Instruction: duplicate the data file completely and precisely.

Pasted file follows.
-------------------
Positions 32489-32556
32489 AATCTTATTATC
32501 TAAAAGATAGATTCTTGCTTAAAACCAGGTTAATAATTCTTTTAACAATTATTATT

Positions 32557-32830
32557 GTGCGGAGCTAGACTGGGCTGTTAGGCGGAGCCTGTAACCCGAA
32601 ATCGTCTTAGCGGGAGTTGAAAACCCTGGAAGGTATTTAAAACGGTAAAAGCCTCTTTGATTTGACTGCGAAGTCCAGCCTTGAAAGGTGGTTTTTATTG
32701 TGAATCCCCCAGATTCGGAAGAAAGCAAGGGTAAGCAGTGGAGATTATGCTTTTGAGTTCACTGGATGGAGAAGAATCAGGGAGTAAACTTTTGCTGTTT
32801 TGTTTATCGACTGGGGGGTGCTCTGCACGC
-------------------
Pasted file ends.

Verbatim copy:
Positions 32489-32556
32489 AATCTTATTATC
32501 TAAAAGATAGATTCTTGCTTAAAACCAGGTTAATAATTCTTTTAACAATTATTATT

Positions 32557-32830
32557 GTGCGGAGCTAGACTGGGCTGTTAGGCGGAGCCTGTAACCCGAA
32601 ATCGTCTTAGCGGGAGTTGAAAACCCTGGAAGGTATTTAAAACGGTAAAAGCCTCTTTGATTTGACTGCGAAGTCCAGCCTTGAAAGGTGGTTTTTATTG
32701 TGAATCCCCCAGATTCGGAAGAAAGCAAGGGTAAGCAGTGGAGATTATGCTTTTGAGTTCACTGGATGGAGAAGAATCAGGGAGTAAACTTTTGCTGTTT
32801 TGTTTATCGACTGGGGGGTGCTCTGCACGC